At the time of writing this review, there are currently 874 clinical studies reported using MSC to treat different diseases (www.clinicaltrials.gov). However, the beneficial effects of MSC based therapies in small clinical studies are often not substantiated by large randomized double blind, placebo-controlled clinical trials [12, 13]. Several clinical studies, unable to meet the clinical goal, suggest that after prolonged ex vivo expansion of BM-MSC, their immune-suppressive properties change and display deficient survival rate post-transplantation [14, 15]. This implies that it is necessary to comprehend the regenerative and immunomodulatory mechanisms by which MSC exert their action. New ways of enhancing the functional properties of MSC are also needed, which until now have only been cultivated in monolayer 2D culture for clinical applications. Although a simple procedure, some in vivo essential qualities and traits are compromised or lost.

Therefore, 3D cell culture emerges as a new therapeutic alternative, offering better preservation of those features, as allowing a better mimicking of in vivo conditions, particularly cells self-assembling, as observed during embryonic development, thus increasing cells interactions [16, 17]. To promote this interaction, several spheroid formation techniques have been developed. Contrary to monolayer culture, three-dimensional culture of MSC as spheroids causes considerable changes in the gene expression pattern [18, 19]. Diverse studies propose that the functionality of stem cells can be improved and unsuitable migration of cells, after injection in the target tissue, can be avoided, by aggregate formation [2022]. However, the exact mechanism involved in 3D conformation is still unknown, although several signalling pathways have been proposed [2328]. For example, it has been described that decreased expression of transcriptional co-activators yes-associated protein/transcriptional co-activator with PDZ-binding motif (YAP/TAZ) in MSC cultured in 3D conformation, was associated with a loss of the actin cytoskeleton [27, 28]. In other study, Zhang et al., showed an increase in the expression of hypoxia-inducible factor (HIF)-1 and -2α in MSC spheroids which was related to increased resistance to apoptosis triggered by oxidative stress [23]. This meta-analysis was conducted to review spheroid formation, in vitro functional properties and in vivo therapeutic potential displayed by adipose tissue, bone marrow, and umbilical cord-derived MSC, assembled as spheroids.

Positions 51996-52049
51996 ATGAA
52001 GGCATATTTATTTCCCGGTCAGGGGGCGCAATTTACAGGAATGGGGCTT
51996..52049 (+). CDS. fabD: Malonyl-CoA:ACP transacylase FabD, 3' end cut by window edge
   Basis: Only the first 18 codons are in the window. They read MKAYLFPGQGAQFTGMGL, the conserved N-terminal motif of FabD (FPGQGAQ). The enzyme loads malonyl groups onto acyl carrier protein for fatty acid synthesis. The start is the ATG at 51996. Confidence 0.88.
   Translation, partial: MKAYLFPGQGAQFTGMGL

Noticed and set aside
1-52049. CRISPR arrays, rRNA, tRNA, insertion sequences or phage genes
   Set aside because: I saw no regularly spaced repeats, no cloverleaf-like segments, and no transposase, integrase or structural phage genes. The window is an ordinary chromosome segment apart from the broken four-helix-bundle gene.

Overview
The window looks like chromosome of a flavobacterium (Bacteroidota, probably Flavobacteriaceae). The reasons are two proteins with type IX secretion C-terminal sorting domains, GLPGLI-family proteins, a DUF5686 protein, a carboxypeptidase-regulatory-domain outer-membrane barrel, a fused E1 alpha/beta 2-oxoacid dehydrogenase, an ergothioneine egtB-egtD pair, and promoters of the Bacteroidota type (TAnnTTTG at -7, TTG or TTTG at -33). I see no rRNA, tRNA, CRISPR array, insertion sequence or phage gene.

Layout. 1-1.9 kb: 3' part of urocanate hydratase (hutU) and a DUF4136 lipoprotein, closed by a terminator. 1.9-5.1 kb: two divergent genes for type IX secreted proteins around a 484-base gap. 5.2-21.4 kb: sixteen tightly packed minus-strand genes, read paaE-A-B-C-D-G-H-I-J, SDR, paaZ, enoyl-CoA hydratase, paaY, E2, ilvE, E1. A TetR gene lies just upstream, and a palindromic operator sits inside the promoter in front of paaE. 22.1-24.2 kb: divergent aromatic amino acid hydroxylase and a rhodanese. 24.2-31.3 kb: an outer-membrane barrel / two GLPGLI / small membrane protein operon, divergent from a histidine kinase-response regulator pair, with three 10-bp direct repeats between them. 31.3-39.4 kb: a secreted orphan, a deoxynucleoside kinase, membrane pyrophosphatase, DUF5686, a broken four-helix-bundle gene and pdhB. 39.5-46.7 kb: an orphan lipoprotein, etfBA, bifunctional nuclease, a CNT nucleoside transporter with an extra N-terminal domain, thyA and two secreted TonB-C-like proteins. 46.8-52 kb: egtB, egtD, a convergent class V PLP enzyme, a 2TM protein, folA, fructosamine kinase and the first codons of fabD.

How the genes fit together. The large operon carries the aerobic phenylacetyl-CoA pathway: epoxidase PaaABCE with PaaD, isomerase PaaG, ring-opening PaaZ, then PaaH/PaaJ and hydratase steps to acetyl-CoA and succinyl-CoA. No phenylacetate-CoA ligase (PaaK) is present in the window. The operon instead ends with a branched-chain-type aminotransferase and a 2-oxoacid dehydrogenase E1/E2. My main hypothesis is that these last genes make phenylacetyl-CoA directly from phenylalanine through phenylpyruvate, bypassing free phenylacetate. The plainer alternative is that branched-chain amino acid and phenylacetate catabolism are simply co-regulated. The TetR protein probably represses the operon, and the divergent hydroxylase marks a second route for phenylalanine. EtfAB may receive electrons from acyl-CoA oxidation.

2. Materials and Methods

2.1. Search Strategy

The following databases, PubMed and SciELO, were searched for eligible published articles until May 2019, using specific free-words and MeSH terms. Different combination of the following terms were used: type of cell: mesenchymal, stromal, stem cell, pluripotent, multipotent; cell organization: 3D, spheroid, cluster, organoid, aggregates; application: cell therapy, tissue regeneration, treatment, therapy, functional recovery; pathologies: skeletal muscle, muscle cartilage, tendon or joint pathologies; osteoarthritis, chronic injuries, immune diseases, neurodegenerative diseases, neurological pathology, bone pathology; culture conditions: hypoxia, low oxygen, xeno-free, serum-free, animal-free; properties: secretome, exosome, vesicles, immunoregulatory. Of the results obtained only articles published in English were included and, articles related to cancer and published earlier than 2008 were excluded. Other potential articles were identified from references within the selected articles or reviews related to the topic.

2.2. Selection Criteria